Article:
science-junkie:

Diagnosis by Light: Shrinking Chemical Labs Onto Optical Fibers
Lab-on-fiber sensors could monitor the environment and hunt for disease inside your body
Imagine an entire laboratory that fits inside a case the size of a tablet computer. The lab would include an instrument for reading out results and an array of attachable microsize probes for detecting molecules in a fluid sample, such as blood or saliva. Each probe could be used to diagnose one of many different diseases and health conditions and could be replaced for just a few cents.
This scenario is by no means a pipe dream. The key to achieving it will be optical glass fibers—more or less the same as the ones that already span the globe, ferrying voluminous streams of data and voice traffic at unmatchable speeds. Their tiny diameter, dirt-cheap cost, and huge information-carrying capacity make these fibers ideal platforms for inexpensive, high-quality chemical sensors.
We call this technology a lab on fiber. Beyond being an affordable alternative to a traditional laboratory, it could take on tasks not possible now. For instance, it could be snaked inside industrial machines to ensure product quality and test for leaks. It could monitor waterways and waste systems, survey the oceans, or warn against chemical warfare. One day, maybe as soon as a decade from now, it could be injected into humans to look for disease or study the metabolism of drugs inside the body.
Read the full article (via spectrum.ieee.org)

This technology is really remarkable it’s the innovation in the medical field  that will ultimately change the way doctors diagnose patients. However, how this technology is implemented in the future may also take a toll on the health care system as we know it. People won’t go to a Radiologist any more if this technology can identify Glioblastoma multiforme without expert analysis. Technology becomes more affordable as time goes on. Can this new form of scanning mean the end of many professional specializations? Only time will tell. High-res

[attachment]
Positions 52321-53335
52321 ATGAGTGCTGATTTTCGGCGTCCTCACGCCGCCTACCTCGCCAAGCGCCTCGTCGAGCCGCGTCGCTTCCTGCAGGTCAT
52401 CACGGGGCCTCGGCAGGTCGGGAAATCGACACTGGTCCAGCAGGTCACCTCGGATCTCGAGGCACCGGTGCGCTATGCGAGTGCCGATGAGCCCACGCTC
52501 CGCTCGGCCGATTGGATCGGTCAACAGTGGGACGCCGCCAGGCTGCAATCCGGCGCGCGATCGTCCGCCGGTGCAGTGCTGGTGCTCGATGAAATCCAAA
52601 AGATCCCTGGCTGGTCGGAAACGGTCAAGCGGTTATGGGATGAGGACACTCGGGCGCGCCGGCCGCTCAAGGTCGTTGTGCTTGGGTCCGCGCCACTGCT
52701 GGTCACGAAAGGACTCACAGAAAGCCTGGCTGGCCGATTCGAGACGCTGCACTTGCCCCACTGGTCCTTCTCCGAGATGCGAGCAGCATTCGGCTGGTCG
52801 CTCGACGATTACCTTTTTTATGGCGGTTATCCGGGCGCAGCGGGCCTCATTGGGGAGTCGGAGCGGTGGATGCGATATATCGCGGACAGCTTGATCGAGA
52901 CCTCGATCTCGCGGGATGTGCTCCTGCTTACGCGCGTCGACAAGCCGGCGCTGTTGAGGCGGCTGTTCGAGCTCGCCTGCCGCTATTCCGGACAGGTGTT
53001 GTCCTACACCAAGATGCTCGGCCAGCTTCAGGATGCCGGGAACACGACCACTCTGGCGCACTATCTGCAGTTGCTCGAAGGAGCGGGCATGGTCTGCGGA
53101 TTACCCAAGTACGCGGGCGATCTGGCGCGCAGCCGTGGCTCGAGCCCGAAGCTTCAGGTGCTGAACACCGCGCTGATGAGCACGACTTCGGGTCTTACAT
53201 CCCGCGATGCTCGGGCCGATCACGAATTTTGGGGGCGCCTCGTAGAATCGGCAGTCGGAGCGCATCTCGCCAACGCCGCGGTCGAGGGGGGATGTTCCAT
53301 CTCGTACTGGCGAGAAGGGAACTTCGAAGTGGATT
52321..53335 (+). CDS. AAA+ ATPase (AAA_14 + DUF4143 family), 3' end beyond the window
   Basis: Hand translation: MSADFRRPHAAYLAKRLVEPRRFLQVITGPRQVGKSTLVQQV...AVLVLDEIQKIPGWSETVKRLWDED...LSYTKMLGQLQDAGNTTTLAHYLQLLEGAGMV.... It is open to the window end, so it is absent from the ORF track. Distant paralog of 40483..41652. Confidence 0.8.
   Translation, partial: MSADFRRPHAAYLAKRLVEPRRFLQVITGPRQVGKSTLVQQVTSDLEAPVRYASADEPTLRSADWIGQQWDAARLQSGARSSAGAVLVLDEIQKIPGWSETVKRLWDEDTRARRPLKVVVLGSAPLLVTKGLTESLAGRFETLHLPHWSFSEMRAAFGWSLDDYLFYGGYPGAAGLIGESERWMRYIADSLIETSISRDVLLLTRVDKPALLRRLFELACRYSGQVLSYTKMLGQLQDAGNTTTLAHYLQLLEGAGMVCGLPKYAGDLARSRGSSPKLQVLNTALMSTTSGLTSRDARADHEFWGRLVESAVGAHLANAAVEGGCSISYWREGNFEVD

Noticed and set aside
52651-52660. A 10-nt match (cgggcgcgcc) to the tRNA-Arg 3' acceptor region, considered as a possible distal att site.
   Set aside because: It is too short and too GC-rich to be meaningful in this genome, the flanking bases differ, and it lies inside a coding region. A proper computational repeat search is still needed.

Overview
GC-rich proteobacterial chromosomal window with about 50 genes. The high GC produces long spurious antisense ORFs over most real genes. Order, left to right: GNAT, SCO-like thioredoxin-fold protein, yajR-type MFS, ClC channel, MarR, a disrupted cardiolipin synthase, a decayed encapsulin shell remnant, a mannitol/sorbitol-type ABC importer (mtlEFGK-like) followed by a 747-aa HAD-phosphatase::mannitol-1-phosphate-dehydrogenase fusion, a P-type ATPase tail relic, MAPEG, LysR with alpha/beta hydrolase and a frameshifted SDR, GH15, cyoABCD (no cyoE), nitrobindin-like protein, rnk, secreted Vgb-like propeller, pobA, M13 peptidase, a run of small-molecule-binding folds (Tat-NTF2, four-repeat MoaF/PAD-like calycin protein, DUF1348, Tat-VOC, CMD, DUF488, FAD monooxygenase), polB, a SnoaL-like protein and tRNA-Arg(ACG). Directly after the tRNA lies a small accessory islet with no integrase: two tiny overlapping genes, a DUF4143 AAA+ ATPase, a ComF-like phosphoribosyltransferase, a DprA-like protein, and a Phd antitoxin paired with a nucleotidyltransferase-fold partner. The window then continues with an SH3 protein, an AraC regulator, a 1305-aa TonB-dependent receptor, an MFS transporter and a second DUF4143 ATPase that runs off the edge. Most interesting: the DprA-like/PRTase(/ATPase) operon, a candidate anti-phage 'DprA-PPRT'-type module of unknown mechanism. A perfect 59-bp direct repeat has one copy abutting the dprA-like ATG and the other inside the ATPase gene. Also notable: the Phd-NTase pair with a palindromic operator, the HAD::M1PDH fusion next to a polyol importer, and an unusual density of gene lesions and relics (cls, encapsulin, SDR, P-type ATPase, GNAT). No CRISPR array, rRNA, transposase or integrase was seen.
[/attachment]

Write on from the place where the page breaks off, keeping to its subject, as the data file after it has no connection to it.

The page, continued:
science-junkie:

Diagnosis by Light: Shrinking Chemical Labs Onto Optical Fibers

Lab-on-fiber sensors could monitor the environment and hunt for disease inside your body

Imagine an entire laboratory that fits inside a case the size of a tablet computer. The lab would include an instrument for reading out results and an array of attachable microsize probes for detecting molecules in a fluid sample, such as blood or saliva. Each probe could be used to diagnose one of many different diseases and health conditions and could be replaced for just a few cents.

This scenario is by no means a pipe dream. The key to achieving it will be optical glass fibers—more or less the same as the ones that already span the globe, ferrying voluminous streams of data and voice traffic at unmatchable speeds. Their tiny diameter, dirt-cheap cost, and huge information-carrying capacity make these fibers ideal platforms for inexpensive, high-quality chemical sensors.

We call this technology a lab on fiber. Beyond being an affordable alternative to a traditional laboratory, it could take on tasks not possible now. For instance, it could be snaked inside industrial machines to ensure product quality and test for leaks. It could monitor waterways and waste systems, survey the oceans, or warn against chemical warfare. One day, maybe as soon as a decade from now, it could be injected into humans to look for disease or study the metabolism of drugs inside the body.

Read the full article (via spectrum.ieee.org)

This technology is really remarkable it’s the innovation in the medical field  that will ultimately change the way doctors diagnose patients. However, how this technology is implemented in the future may also take a toll on the health care system as we know it. People won’t go to a Radiologist any more if this technology can identify Glioblastoma multiforme without expert analysis. Technology becomes more affordable as time goes on. Can this new form of scanning mean the end of many professional specializations? Only time will tell.

New drug makes brain cancer cells explode

Sounds like people may have a chance to live longer lives thanks to this new drug. Unbelievable, medical science is really making a difference in the lives of people diagnosed with Glioblastoma multiforme.

discoverynews:

Monster Rare Yellow Hypergiant Star Discovered

A gargantuan star, measuring 1,300 times the size of our sun, has been uncovered 12,000 light-years from Earth — it is one of the ten biggest stars known to exist in our galaxy. The yellow hypergiant even dwarfs the famous stellar heavyweight Betelgeuse by 50 percent. While its hulking mass may be impressive, astronomers have also realized that HR 5171 is a double star with a smaller stellar sibling physically touching the surface of the larger star as they orbit one another. Read more